The author discusses the size and composition of global currency supplies, and the share held abroad. The author conjectures that if Marco Polo were able to return to China today, one of the few familiar items he would discover would be the paper currency.
The author begins with the historical perspective of currencies, and informs that China was the first country to introduce paper currency. The author says that after WWII, international community gave up the idea of reestablishing gold standard in favor of Bretton Woods system of fixed exchange rates with the US dollar as the pivotal currency, and the US dollar became the de facto world currency.
The author raises an important point of society´s need to balance an individual’s right to privacy with society’s need to enforce its laws and regulations? For example, shifting from cash economy to digital payment economy exposes citizens to the possibility of being included in the database at the cost of personal privacy.
It is a misperception that the advanced economies are doing away with cash. In fact, the use of cash in advanced economies is increasing. And it is not just the United States that has a gigantic currency supply dominated by big bills. The problem is nearly universal in advanced economies.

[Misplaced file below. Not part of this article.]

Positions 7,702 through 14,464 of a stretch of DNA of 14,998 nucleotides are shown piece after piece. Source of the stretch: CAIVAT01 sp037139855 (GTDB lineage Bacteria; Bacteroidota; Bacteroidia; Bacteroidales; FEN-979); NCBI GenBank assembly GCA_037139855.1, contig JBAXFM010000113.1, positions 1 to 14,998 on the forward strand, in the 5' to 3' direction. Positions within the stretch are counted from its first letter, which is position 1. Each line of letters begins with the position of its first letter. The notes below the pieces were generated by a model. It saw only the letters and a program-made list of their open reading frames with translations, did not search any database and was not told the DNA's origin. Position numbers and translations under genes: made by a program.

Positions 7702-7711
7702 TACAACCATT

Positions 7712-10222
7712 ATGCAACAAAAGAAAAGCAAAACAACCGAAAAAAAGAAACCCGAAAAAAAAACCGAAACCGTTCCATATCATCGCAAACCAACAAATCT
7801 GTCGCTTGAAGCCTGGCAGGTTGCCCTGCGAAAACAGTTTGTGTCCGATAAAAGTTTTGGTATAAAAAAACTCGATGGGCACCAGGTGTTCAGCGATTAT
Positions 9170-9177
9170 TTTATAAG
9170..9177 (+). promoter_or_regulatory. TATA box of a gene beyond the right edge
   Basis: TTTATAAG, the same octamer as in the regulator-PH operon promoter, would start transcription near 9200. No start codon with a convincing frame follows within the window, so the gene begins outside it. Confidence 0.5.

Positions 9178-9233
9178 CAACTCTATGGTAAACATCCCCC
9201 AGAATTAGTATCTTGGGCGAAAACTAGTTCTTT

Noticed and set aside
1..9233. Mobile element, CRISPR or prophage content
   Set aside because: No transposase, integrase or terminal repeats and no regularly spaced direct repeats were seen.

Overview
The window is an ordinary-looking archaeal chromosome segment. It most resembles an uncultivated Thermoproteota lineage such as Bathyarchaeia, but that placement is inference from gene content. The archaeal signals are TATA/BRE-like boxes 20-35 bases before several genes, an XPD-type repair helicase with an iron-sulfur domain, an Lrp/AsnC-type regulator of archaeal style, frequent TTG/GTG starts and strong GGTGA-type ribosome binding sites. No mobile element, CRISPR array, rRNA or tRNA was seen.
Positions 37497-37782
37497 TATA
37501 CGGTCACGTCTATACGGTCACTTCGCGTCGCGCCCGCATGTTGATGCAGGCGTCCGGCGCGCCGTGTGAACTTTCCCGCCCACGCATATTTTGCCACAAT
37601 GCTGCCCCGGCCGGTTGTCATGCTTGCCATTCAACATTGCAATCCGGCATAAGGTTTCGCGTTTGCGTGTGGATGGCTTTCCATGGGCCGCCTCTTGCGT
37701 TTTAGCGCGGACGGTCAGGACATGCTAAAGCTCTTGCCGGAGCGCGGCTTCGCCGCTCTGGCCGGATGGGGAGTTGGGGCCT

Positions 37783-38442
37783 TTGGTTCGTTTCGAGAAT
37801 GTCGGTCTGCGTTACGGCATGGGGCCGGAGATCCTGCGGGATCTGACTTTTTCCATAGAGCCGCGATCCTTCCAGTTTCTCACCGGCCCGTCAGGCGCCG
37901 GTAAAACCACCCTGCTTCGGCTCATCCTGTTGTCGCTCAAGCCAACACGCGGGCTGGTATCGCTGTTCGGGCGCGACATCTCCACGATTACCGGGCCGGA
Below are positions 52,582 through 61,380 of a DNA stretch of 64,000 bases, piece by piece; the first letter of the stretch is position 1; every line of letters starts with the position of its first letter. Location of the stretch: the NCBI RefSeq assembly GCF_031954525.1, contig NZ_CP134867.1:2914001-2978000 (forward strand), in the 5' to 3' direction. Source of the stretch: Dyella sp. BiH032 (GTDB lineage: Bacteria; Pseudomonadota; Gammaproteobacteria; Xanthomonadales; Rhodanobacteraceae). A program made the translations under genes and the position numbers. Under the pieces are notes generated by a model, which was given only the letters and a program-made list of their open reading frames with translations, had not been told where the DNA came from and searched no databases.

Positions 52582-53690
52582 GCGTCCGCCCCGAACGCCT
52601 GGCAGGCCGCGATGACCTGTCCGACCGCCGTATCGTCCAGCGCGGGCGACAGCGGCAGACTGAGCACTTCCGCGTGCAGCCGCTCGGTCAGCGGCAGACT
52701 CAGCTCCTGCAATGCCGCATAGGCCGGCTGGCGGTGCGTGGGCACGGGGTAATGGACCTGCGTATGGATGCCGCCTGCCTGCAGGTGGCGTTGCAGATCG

In chapter six, the author explains the concept of seigniorage. It occurs when the government prints money and spends it at face value. It makes profits because the cost of printing is only a very small proportion of the face value of currency.
All countries except Sweden have earned from seigniorage. Sweden´s profits from printing of currency is negative because in that country, public’s use of notes and coins has declined since 2007, both as proportion of GDP and also in absolute terms.
The central banks have the privilege to print money and recover their operating costs, but the central banks must exercise considerable amount of discretion on where to draw the fine line between necessary expenditures and non-trivial ones. It is important that central banks maintain independence.